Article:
Tuesday, June 19, 2007

Abscheulich! - Atrocious! -- Stephen Jay Gould On Haeckel's Fraudulent Drawings in Modern Textbooks

There has been a fair amount of discussion recently about the use of Haeckel's fraudulent drawings to sell evolution to the unwitting high school student masses in government sponsored schools. See here and here.

Here is what Stephen Jay Gould had to say, including a quote from Michael Richardson:
We should therefore not be surprised that Haeckel's drawings entered nineteenth-century textbooks. But we do, I think, have the right to be both astonished and ashamed by the century of mindless recycling that has led to the persistence of these drawings in a large number, if not a majority, of modern textbooks! Michael Richardson, of the St. George's Hospital Medical School in London, a colleague who deserves nothing but praise for directing attention to this old issue, wrote to me (letter of August 16, 1999):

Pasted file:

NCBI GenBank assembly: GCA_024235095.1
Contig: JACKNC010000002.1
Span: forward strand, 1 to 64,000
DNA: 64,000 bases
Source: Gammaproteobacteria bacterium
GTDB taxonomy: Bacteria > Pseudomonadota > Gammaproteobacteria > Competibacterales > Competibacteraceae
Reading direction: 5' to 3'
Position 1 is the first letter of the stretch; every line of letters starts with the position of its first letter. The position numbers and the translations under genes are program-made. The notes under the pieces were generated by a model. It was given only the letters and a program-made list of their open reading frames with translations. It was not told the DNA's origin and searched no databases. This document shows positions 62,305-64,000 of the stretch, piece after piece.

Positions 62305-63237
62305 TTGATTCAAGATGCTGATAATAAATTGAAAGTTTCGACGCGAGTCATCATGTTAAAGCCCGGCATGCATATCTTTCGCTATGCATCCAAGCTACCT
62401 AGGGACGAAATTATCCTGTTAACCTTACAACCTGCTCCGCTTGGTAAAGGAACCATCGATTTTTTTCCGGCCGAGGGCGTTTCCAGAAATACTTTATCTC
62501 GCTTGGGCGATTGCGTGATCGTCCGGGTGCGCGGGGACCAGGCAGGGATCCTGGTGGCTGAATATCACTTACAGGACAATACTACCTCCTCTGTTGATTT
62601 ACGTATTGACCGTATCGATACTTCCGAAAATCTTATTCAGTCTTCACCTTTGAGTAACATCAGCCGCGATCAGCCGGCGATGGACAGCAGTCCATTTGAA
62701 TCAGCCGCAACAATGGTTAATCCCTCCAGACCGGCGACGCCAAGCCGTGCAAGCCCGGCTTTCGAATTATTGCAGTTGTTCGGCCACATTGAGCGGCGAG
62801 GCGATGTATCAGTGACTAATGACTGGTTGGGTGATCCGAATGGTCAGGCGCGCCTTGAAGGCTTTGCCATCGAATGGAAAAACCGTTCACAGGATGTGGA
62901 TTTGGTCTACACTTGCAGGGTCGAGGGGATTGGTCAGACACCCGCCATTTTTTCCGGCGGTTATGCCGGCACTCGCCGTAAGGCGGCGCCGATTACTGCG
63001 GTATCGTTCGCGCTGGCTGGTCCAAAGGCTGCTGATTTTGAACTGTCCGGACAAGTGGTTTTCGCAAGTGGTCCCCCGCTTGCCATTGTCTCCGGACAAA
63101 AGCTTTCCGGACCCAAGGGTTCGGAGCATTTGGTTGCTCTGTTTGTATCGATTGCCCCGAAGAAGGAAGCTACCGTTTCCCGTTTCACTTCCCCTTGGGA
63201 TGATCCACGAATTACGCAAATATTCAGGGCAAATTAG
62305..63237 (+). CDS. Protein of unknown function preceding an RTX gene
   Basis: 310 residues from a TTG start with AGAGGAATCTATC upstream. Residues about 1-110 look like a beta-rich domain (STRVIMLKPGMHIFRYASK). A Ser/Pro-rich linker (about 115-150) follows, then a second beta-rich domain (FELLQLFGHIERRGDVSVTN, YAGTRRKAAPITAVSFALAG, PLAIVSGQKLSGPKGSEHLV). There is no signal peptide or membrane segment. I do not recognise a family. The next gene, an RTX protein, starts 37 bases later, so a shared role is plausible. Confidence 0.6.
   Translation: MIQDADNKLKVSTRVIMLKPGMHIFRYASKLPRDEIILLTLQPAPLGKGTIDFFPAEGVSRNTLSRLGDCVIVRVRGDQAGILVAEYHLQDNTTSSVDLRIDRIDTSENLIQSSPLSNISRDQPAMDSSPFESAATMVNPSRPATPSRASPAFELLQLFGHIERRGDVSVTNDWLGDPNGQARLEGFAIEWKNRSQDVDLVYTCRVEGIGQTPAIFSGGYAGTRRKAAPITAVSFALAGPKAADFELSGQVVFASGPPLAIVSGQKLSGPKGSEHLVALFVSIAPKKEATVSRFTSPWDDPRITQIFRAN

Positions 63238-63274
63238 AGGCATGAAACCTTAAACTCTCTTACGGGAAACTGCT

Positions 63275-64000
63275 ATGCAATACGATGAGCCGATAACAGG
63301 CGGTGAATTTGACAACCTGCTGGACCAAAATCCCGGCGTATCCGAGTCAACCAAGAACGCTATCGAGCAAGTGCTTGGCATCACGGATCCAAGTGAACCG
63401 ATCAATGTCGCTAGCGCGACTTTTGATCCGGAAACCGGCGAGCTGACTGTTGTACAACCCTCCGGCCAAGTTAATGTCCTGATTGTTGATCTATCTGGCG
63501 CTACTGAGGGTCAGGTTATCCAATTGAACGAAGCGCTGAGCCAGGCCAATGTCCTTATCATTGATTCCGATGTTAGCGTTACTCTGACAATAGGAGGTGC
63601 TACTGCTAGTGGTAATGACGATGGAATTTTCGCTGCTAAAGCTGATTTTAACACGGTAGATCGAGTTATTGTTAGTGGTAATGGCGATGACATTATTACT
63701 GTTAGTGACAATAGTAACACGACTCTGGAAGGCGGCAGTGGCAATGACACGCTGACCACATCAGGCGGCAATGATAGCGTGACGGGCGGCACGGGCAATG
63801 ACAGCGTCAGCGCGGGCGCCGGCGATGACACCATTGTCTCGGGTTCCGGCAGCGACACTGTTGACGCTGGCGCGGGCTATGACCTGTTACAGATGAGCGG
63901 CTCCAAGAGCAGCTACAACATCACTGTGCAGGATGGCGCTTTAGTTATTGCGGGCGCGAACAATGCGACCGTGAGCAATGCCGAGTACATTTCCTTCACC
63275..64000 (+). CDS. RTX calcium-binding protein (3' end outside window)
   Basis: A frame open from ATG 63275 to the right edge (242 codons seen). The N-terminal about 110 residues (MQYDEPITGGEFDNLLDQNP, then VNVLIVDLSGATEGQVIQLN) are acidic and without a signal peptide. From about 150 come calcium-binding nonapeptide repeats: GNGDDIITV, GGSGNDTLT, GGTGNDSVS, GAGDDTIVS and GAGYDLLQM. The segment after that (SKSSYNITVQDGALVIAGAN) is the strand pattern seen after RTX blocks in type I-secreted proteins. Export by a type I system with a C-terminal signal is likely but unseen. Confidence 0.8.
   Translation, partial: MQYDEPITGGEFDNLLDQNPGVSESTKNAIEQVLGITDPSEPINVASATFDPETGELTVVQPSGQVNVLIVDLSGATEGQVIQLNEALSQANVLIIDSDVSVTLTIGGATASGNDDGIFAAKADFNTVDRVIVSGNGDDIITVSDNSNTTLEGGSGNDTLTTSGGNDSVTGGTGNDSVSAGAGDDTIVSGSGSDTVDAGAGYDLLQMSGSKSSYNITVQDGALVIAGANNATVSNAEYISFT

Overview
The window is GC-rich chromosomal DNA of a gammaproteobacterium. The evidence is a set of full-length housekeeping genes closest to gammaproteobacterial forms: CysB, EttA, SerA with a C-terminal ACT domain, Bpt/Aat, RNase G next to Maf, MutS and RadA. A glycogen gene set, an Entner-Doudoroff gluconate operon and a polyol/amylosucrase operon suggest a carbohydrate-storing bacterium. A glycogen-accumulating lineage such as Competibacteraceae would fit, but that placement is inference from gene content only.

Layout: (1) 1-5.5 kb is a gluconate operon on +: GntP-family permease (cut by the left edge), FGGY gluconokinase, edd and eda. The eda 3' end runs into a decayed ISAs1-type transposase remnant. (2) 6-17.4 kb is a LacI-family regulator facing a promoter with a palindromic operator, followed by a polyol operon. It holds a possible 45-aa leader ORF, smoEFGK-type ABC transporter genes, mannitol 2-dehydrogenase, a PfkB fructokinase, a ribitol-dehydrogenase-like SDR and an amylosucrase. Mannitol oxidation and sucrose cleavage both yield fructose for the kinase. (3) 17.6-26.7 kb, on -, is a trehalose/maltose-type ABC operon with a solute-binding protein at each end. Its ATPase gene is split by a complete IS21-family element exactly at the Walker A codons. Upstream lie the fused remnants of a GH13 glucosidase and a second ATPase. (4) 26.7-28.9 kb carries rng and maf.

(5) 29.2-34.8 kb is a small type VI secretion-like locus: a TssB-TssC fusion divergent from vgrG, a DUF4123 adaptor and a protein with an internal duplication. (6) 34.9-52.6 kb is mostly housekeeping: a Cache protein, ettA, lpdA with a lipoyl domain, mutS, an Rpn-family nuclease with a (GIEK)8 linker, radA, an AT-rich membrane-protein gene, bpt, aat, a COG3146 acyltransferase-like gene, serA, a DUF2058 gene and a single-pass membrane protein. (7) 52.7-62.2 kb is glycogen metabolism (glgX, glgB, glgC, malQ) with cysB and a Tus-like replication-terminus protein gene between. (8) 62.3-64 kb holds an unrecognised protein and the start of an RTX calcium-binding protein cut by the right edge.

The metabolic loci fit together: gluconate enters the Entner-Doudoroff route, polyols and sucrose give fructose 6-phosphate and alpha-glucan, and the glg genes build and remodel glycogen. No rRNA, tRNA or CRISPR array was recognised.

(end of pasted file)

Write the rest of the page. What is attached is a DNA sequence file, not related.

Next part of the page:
If so many historians knew all about the old controversy [over Haeckel's falsified drawings], then why did they not communicate this information to the numerous contemporary authors who use the Haeckel drawings in their books? I know of at least fifty recent biology texts which use the drawings uncritically. I think this is the most important question to come out of the whole story.

The whole article is worth reading, especially for Gould's description of comments by Louis Agassiz about his discovery of Haeckel's fraud:

I must confess to a personal reason, emotional as well as intellectual, for long and special interest in this tidbit of history. Some twenty years ago, I found, in the open stacks of our Museum's library at Harvard, Louis Agassiz's personal copy of the first (1868) edition of Haeckel's Naturliche Schop-fungsgeschichte (The Natural History of Creation).

The title of the article, "Abscheulich! - Atrocious!" comes from Agassiz's comments.

By the way, Gould also says this about the Darwin to Hitler connection:

I won't even discuss Haeckel's misuse of Darwinian notions in the service of a strident German nationalism based on claims of cultural, and even biological, superiority--a set of ideas that became enormously popular and did provide later fodder for Nazi propagandists . . .


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